3. Get close

No matter whether you are indoors or outdoors, the audio recording equipment should be close to the main sound source unless the sources is so loud that the audio would become distorted or unless you want to capture a lot of ambient sound. If you want to move the camera further away, this is where a microphone can come in handy; you can position the mic closer (and just off camera) or use a hidden clip-on mic, while positioning the camera further away.


4. Get your actors to control and project their voices

This doesn’t mean that the actors use booming, stagey voices. Rather,  the voice comes more from the chest (with support from the diaphragm) rather than from the throat and is directed more in the direction of the microphone. TheVoiceLady, Nancy Daniels,  has a commercial website ( and series of YouTube videos on this topic.


5. Record ambient background sound

Just leave your camera running for a few minutes to capture the ambient sound of the environment in which you are recording. If you are later editing a scene in a short film in which two actors are speaking, you will likely have several edits. At each edit point, there is a danger that the background sound will noticeably change, bringing unwanted attention to the edit. To cover this up or give you the chance to cut away from the visual depiction of the scene while still leaving the audio associated with the scene, you can add an additional track of ambient sound in the background when editing the video.


6. Make independent recordings of important audio events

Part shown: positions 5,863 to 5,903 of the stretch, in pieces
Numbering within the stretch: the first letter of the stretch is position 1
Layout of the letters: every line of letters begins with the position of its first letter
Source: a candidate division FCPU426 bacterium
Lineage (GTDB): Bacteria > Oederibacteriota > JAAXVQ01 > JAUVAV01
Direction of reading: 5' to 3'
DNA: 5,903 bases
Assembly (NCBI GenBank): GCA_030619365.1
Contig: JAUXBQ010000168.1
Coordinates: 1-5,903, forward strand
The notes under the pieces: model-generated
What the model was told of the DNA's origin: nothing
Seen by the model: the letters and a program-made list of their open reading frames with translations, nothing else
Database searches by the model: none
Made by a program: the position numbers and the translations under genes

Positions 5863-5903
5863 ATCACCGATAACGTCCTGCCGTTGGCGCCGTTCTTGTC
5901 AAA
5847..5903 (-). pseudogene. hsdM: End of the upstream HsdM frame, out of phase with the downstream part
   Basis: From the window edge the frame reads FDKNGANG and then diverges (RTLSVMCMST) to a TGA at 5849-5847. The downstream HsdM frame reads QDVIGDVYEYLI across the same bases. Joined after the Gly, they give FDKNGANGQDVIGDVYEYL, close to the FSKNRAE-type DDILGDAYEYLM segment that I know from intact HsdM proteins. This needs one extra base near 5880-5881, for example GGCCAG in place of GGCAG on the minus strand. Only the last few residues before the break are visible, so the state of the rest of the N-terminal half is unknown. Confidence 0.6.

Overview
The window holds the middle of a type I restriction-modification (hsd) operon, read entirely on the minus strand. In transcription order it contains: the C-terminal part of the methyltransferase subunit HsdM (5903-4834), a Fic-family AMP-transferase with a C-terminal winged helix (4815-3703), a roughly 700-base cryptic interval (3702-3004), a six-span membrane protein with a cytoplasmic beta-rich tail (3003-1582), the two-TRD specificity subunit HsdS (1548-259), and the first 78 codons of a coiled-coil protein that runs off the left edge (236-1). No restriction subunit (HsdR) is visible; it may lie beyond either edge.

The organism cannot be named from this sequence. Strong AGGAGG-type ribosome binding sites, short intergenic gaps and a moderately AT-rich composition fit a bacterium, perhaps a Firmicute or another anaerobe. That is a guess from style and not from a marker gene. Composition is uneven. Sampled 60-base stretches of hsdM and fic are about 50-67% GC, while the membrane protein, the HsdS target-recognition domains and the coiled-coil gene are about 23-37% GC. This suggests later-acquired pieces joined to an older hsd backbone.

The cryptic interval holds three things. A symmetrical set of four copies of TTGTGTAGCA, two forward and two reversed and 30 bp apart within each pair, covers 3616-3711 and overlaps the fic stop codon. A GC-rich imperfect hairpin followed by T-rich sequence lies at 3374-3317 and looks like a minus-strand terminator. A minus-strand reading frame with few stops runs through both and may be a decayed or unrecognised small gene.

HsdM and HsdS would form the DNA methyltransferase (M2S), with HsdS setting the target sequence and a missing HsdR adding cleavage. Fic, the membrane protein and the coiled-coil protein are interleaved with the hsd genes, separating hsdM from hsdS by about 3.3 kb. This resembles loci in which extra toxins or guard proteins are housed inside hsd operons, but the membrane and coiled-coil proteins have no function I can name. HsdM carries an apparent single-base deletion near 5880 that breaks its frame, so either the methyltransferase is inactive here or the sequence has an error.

Two people are talking angrily and one of them slams a door in the middle of a sentence. During the editing process, you want the slam to sound louder, but doing so would also affect the dialogue levels. You can solve this problem by re-recording important audio events. For example, after recording the scene, get another recording of just the sound of the slamming door. You can then add it to the scene while editing. Similarly, if someone walks into a room, you may want to get a separate recording of the footsteps. In studio-made movies, this job would be done after the video is shot by foley artists working in a foley studio ( As you won’t have the resources they have, you better re-record some of the audio events on the spot.


7. Know your camcorder

To make best use of your camcoder, you need to understand what it can (and in most cases) cannot do.

  • Does you camcorder allow you to adjust the audio input gain of your camcorder so that you cantrol the strength of the audio signal? For example the Canon HF10 does but the Canon HG10 does not.